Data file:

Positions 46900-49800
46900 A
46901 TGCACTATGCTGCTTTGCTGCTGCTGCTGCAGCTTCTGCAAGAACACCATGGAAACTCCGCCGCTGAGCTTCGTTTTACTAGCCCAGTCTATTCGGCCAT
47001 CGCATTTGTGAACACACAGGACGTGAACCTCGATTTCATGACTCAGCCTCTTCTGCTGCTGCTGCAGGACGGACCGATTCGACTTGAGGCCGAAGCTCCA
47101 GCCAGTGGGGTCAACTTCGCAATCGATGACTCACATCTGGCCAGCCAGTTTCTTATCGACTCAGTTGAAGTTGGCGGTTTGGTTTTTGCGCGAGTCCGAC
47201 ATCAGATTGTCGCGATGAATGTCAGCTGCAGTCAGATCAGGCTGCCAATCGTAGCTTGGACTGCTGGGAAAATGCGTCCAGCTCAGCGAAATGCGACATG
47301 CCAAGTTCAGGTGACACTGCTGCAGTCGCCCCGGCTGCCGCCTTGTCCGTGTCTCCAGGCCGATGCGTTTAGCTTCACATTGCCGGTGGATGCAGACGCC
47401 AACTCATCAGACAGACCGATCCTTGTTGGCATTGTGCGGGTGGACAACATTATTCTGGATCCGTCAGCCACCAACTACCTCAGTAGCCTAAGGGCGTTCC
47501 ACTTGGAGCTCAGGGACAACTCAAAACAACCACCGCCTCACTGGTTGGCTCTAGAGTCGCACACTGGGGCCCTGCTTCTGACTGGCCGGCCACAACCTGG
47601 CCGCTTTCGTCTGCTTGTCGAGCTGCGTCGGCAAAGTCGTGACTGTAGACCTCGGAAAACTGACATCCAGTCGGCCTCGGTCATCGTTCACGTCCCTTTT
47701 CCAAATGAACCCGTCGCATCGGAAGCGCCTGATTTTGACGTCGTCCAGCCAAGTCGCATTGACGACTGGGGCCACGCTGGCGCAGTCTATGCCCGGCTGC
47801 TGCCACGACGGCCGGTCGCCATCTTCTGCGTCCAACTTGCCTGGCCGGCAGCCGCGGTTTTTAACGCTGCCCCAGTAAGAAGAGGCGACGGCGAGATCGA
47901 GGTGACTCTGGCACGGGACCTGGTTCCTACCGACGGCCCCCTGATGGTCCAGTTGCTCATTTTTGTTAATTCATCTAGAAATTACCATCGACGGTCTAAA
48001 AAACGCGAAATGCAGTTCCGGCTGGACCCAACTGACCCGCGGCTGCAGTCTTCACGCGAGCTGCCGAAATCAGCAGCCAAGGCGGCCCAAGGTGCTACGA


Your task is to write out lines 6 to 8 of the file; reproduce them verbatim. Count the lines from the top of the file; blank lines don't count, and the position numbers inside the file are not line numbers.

47201 ATCAGATTGTCGCGATGAATGTCAGCTGCAGTCAGATCAGGCTGCCAATCGTAGCTTGGACTGCTGGGAAAATGCGTCCAGCTCAGCGAAATGCGACATG
47301 CCAAGTTCAGGTGACACTGCTGCAGTCGCCCCGGCTGCCGCCTTGTCCGTGTCTCCAGGCCGATGCGTTTAGCTTCACATTGCCGGTGGATGCAGACGCC
47401 AACTCATCAGACAGACCGATCCTTGTTGGCATTGTGCGGGTGGACAACATTATTCTGGATCCGTCAGCCACCAACTACCTCAGTAGCCTAAGGGCGTTCC